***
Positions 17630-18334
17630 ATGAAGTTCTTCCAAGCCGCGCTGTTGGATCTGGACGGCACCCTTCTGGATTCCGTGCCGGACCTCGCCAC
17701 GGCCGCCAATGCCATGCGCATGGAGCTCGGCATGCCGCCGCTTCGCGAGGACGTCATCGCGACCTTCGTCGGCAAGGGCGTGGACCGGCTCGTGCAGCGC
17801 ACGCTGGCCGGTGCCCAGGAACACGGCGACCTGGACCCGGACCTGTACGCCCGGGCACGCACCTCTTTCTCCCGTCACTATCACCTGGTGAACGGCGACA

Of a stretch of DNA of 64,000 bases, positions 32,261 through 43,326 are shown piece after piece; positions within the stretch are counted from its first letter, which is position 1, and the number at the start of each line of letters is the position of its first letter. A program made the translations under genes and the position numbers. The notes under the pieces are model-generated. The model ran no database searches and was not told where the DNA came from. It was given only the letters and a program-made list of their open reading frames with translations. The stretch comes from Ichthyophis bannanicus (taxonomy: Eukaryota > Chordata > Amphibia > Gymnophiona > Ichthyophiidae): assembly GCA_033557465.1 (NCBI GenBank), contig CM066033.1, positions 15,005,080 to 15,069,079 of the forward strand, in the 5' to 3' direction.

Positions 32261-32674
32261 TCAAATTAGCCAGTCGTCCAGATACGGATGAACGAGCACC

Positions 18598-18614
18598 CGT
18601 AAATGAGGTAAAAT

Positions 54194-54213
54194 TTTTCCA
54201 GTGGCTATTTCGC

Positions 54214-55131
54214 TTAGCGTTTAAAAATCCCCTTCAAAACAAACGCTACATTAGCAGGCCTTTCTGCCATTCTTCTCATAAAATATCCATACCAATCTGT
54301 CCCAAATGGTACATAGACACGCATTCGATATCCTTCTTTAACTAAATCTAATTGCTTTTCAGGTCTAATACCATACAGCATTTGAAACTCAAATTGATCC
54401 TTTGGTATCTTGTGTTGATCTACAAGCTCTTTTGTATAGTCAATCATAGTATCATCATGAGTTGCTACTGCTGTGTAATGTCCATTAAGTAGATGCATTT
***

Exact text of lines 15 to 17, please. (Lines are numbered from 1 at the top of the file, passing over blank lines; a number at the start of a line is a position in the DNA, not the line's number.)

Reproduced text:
54214 TTAGCGTTTAAAAATCCCCTTCAAAACAAACGCTACATTAGCAGGCCTTTCTGCCATTCTTCTCATAAAATATCCATACCAATCTGT
54301 CCCAAATGGTACATAGACACGCATTCGATATCCTTCTTTAACTAAATCTAATTGCTTTTCAGGTCTAATACCATACAGCATTTGAAACTCAAATTGATCC
54401 TTTGGTATCTTGTGTTGATCTACAAGCTCTTTTGTATAGTCAATCATAGTATCATCATGAGTTGCTACTGCTGTGTAATGTCCATTAAGTAGATGCATTT